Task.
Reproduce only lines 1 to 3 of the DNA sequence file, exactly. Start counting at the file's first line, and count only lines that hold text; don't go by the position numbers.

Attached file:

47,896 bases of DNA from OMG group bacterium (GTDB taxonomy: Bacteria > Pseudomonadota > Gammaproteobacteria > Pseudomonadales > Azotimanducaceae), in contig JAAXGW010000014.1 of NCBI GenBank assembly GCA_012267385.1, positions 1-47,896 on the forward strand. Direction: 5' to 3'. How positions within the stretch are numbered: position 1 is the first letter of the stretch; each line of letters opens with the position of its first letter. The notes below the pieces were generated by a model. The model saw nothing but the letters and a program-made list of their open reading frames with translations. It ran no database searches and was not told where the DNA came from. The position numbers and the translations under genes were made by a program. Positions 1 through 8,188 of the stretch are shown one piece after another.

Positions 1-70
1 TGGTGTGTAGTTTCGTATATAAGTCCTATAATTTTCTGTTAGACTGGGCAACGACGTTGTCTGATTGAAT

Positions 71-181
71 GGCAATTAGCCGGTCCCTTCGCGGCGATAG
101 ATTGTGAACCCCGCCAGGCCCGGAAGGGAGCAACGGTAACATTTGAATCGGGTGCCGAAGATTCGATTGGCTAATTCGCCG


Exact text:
47,896 bases of DNA from OMG group bacterium (GTDB taxonomy: Bacteria > Pseudomonadota > Gammaproteobacteria > Pseudomonadales > Azotimanducaceae), in contig JAAXGW010000014.1 of NCBI GenBank assembly GCA_012267385.1, positions 1-47,896 on the forward strand. Direction: 5' to 3'. How positions within the stretch are numbered: position 1 is the first letter of the stretch; each line of letters opens with the position of its first letter. The notes below the pieces were generated by a model. The model saw nothing but the letters and a program-made list of their open reading frames with translations. It ran no database searches and was not told where the DNA came from. The position numbers and the translations under genes were made by a program. Positions 1 through 8,188 of the stretch are shown one piece after another.

Positions 1-70
1 TGGTGTGTAGTTTCGTATATAAGTCCTATAATTTTCTGTTAGACTGGGCAACGACGTTGTCTGATTGAAT